The U.S. Senate unanimously passed a bill Monday to delay the nationwide switch of television signals from analog to digital to June 12.
Originally, the Federal Communications Commission mandated that all U.S. stations make the switch Feb. 17, but statistics released by Nielsen Media Research show 2.57 percent of New Yorkers were not ready to make the change.
U.S. Sen. Charles Schumer (D−N.Y.) said the majority of those are senior citizens and working−class families who do not have the time or money to upgrade their TV sets.
“This was the right thing to do. To cut off senior citizens from television, their major source of news and entertainment, and in many cases their lifeline, would have verged on [being] cruel,” he said in a statement.
TV viewers with sets made after 2006 and cable and satellite customers are capable of receiving the new signal. Other viewers have to purchase a converter box to get the digital signal, which provides improved picture and sound quality.
The federal government originally offered free $40 coupons to help purchase the $60 converter boxes, but stopped offering them in the fall.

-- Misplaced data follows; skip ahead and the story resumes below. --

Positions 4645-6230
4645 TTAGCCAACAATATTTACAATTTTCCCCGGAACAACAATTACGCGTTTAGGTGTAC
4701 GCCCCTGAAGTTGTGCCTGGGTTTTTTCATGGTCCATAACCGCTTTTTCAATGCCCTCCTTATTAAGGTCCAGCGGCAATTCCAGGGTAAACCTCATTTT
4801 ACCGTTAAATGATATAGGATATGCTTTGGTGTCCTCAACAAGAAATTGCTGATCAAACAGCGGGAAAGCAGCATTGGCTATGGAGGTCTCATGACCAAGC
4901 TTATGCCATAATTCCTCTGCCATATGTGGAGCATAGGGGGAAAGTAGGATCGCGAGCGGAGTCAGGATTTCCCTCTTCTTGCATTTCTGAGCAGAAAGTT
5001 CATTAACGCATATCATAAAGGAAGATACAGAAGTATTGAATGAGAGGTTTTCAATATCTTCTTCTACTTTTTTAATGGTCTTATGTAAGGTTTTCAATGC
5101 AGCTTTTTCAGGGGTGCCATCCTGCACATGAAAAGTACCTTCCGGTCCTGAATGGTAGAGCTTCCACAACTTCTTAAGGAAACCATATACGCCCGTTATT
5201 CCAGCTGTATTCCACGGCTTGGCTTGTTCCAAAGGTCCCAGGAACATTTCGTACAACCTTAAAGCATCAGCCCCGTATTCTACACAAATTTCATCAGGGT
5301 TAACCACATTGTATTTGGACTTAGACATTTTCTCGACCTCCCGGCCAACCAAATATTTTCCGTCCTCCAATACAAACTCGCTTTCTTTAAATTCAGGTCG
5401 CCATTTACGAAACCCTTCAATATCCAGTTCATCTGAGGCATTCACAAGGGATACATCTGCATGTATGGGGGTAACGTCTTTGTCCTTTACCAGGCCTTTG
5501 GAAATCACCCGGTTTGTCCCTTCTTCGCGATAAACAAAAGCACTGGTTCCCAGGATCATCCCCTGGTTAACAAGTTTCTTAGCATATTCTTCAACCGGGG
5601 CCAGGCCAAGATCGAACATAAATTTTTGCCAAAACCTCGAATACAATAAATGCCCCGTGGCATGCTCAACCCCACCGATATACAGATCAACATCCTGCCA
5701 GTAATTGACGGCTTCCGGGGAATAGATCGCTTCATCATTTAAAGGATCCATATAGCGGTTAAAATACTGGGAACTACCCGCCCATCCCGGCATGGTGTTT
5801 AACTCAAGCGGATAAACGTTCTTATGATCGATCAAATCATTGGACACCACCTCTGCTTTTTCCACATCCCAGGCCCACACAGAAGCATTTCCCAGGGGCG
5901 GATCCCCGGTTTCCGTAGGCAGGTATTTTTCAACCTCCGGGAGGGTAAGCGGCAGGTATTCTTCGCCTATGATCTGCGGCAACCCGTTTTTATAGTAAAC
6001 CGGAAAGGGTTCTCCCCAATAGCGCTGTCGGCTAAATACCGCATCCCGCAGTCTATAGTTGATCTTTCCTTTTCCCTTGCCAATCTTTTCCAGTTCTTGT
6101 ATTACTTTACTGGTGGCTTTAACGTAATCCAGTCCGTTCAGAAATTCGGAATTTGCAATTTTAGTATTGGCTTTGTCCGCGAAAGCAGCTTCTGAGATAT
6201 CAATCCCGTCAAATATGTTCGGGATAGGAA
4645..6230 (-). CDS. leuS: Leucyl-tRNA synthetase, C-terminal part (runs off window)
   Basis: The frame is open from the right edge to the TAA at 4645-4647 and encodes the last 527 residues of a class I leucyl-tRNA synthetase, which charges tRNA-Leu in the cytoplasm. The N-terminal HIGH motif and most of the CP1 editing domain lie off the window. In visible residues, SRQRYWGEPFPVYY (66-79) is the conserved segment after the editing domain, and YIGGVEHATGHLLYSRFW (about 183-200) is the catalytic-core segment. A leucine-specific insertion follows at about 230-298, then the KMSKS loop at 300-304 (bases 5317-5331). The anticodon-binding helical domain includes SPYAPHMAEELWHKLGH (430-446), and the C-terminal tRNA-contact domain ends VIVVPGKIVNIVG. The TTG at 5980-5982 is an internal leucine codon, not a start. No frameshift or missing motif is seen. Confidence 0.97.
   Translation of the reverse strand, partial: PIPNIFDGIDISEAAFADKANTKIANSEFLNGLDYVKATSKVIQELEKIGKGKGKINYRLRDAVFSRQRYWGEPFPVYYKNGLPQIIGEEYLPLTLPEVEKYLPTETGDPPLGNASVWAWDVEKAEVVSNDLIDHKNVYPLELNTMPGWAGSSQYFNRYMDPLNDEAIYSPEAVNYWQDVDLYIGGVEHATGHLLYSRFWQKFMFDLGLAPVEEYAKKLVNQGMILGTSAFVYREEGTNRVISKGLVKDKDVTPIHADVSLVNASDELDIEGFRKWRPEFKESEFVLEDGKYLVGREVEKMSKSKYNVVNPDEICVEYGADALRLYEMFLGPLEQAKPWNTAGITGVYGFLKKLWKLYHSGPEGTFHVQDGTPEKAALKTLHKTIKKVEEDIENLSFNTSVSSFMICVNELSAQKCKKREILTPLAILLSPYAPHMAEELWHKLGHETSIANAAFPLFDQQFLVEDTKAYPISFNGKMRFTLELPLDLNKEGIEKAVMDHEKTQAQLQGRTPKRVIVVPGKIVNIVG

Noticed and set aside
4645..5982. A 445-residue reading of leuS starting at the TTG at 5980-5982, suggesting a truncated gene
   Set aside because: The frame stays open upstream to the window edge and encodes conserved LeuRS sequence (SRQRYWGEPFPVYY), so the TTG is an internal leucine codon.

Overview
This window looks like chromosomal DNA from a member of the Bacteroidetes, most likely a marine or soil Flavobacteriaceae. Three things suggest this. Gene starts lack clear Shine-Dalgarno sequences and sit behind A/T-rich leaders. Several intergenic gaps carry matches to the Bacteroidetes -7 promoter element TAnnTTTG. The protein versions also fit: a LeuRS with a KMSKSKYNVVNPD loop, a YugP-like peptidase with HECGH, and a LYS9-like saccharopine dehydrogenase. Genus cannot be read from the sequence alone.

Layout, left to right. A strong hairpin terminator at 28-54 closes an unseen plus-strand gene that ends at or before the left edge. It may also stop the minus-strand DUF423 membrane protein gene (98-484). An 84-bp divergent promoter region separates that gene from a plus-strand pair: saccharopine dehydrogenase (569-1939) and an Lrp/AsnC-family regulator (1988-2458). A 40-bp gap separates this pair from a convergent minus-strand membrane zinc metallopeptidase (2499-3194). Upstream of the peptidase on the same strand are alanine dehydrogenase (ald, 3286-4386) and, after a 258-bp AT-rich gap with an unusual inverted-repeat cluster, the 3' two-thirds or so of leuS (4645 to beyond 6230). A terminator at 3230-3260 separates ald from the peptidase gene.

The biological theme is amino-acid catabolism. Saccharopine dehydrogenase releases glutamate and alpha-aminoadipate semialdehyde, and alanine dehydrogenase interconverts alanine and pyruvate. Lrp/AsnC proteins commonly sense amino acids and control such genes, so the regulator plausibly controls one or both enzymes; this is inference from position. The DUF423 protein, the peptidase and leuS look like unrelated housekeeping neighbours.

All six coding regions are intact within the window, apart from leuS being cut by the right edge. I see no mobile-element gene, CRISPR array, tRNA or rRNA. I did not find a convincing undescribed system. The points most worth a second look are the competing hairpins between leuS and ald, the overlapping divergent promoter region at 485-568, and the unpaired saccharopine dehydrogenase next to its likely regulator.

Schumer said he is trying to get the coupon program extended so that more New Yorkers can upgrade their sets.
“This delay, combined with an improved coupon program, should rectify this situation,” he said.
— Ivan Pereira
©2009 Community News Group
By submitting this comment, you agree to the following terms:
You agree that you, and not TimesLedger.com or its affiliates, are fully responsible for the content that you post. You agree not to post any abusive, obscene, vulgar, slanderous, hateful, threatening or sexually-oriented material or any material that may violate applicable law; doing so may lead to the removal of your post and to your being permanently banned from posting to the site. You grant to TimesLedger.com the royalty-free, irrevocable, perpetual and fully sublicensable license to use, reproduce, modify, adapt, publish, translate, create derivative works from, distribute, perform and display such content in whole or in part world-wide and to incorporate it in other works in any form, media or technology now known or later developed.